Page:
Israel 2016

Israel 2016
Roman architectural influence in Bet Sean, Israel

Saturday, April 22, 2017

Canonical Reading Plan for Apr 23, 2 Kgs 6-8

Today's readings are 2 Kgs 6-8.

We see an ax head float in 2 Kgs 6:1-7. This is not meant to dazzle us with the things Elisha can do. It is intended to show us that God is working powerfully in and through Elisha. Notice, he has something important to say afterward (1 Kgs 6:9-10). The floating ax head is one of the many proofs God provides to encourage His children to listen to His prophet. It is evidence that Elisha speaks for God.

The northern kingdom, Israel, falls under attack from Syria. King Ben-hadad wants to kill Elisha (2 Kgs 6:11-14). God delivers them miraculously and graciously but uses Elisha to tell them exactly how it will happen (2 Kgs 6:15-19). While the Syrian army is blinded, Elisha leads them to Samaria where they surrender and are taken captive by Israel’s king (2 Kgs 6:20-23). Instead of executing the Syrian army, Elisha tells the king to prepare a meal for them and set them free (2 Kgs 6:22-23). The king, who now considers Elisha a close confidant, listens.

This entire passage about Syria and Israel is a series of contrasts. We see a pagan nation (Syria) come up against a nation of God (Israel), albeit a troubled one. We see the word of God (Elisha) compared to worldly ways (Syrian military strategy). Furthermore, we see those who are blind and humbled (the Syrian army) being led by those who see (Elijah and his group). Finally, we see those who surrender and receive grace contrasted with those who fight and die.

Regardless of the previous defeat, Beh-hadad lays siege to Samaria again. With the city surrounded and famine taking a toll, the king of Israel is helpless and blaming Elisha for the troubles of Samaria (2 Kgs 6:21-24). The king sends a messenger to behead Elisha. With the king close behind, the messenger acknowledges that the trouble in Samaria is from the Lord, but the king thinks that killing Elisha will appease the Syrians and cause them to leave. (2 Kgs 6:25-33).

The king is struggling spiritually. He is double-minded toward the Lord, acknowledging His supremacy but still holding on to the ungodly practices and unholy associates. This causes confusion and a multitude of problems for the king. Exacerbating the dilemma is the king’s penchant for taking matters into his own hands and “doing something” when he feels things are not moving along fast enough. In this passage, he sincerely mourns for his people but tries to remedy their plight on his own without consulting God. The king foolishly believes that attacking God’s messenger will improve his lot.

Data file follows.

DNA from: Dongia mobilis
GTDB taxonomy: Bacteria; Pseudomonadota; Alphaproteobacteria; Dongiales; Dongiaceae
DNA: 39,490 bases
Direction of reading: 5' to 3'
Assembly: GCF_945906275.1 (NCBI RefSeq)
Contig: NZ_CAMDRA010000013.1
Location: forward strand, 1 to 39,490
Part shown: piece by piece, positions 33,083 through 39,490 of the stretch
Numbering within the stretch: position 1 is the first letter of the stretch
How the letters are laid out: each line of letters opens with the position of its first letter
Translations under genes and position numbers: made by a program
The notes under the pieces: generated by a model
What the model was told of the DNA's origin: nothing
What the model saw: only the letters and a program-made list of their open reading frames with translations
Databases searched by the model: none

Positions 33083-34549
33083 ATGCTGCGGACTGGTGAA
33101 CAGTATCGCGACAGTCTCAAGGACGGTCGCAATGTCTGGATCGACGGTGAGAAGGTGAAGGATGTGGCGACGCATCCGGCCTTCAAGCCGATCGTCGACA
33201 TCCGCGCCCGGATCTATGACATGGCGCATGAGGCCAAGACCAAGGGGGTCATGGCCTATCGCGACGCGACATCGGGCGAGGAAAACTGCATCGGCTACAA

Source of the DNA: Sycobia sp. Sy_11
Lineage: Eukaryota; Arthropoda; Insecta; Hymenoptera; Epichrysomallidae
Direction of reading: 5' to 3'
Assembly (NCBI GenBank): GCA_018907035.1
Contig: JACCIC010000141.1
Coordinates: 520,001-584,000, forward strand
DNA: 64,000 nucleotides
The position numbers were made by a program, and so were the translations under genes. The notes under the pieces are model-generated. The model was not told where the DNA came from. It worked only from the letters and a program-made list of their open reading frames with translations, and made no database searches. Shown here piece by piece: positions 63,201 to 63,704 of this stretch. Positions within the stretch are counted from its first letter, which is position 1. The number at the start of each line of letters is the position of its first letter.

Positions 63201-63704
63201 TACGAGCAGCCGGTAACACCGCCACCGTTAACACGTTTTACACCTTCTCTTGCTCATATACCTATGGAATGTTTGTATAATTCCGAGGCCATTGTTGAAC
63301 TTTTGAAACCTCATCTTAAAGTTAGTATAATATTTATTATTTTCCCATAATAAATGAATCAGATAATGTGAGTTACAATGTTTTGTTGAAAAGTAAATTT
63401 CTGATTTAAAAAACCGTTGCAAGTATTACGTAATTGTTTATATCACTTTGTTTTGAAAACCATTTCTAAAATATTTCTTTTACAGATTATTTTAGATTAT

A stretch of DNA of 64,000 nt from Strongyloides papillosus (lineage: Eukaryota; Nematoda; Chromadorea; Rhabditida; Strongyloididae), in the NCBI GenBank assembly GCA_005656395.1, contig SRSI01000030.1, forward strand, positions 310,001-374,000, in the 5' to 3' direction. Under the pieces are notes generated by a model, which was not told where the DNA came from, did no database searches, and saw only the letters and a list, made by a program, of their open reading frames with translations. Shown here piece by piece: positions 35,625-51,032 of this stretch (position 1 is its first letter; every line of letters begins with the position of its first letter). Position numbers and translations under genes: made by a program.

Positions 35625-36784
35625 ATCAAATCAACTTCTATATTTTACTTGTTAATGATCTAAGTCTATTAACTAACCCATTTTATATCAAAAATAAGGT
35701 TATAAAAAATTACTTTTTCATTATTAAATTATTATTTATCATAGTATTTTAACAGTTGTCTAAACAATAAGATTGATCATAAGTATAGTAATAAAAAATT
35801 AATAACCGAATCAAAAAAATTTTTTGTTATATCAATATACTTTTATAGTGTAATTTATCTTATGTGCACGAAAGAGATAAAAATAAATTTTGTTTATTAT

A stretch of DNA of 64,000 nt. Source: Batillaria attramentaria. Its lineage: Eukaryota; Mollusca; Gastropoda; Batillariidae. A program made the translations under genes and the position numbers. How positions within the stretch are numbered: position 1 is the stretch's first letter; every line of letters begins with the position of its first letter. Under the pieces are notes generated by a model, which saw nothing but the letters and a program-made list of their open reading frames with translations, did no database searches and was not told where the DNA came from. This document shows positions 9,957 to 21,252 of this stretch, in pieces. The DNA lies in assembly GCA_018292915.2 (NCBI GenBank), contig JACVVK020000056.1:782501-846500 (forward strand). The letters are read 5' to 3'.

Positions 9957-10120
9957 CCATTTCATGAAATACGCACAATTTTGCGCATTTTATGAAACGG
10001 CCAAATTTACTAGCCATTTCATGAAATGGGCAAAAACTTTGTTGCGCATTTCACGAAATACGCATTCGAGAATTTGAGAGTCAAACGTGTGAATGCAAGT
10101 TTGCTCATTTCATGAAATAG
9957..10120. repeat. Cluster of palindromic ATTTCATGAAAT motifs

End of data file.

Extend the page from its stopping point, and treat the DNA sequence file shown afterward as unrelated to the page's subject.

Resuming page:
Elisha prophesies a sudden end to the famine and the death of the king’s messenger (2 Kgs 7:1-2). The prophecy is fulfilled when the Lord supernaturally intervenes, and the Syrians simply run away leaving their belongings behind to be discovered by the lepers who have been cast out of the city. The lepers notify the town and everyone shares in the bounty (2 Kgs 7:3-20).

Note that the outcasts of the community are the ones who bring the good news of victory (2 Kings 7:9-10). God’s grace has once again been shed on His people. This is a harbinger of the role the shepherds outside of Bethlehem will play on the night Jesus is born.

We hear that the Shunammite woman had been warned to leave the country during the famine and return in seven years. She does, and as she returns, she goes to see the king at the very moment the king hears about Elisha’s signs and wonders. The woman is blessed by the king, and we get to see God’s perfect timing and faithfulness in the events of her life (2 Kgs 8:1-6).

In 2 Kings 8:7-15, King Ben-hadad, who was trying to kill Elisha, is now gravely ill and seeks him out. Elisha instructs a messenger to lie to the king (another passage that bears some careful contemplation), prophesying that he the messenger, will become king of Syria. The messenger lies to the king, then kills him.

In 2 Kings 8, Jehoram is king of Judah. He's not a good king. Nonetheless, we see this:
2 Kings 8:19 Yet the Lord was not willing to destroy Judah, for the sake of David his servant, since he promised to give a lamp to him and to his sons forever.
This is another case in which we see that God's promises are not predicated on the behavior of His people, but on His integrity. Judah begins to pay the price for their ungodliness (2 Kings 8:20-22).

Notice that Judah, at the same time, begins a slide downward that roughly parallels that of Israel. They ally themselves with Israel and begin acting in a similar manner to them. There is a scriptural caution against this type of behavior:
1 Corinthians 15:33 Do not be deceived: “Bad company ruins good morals.
It is a mistake to think that we can align ourselves with the sins of the world and not be affected by them. 

No comments:

Post a Comment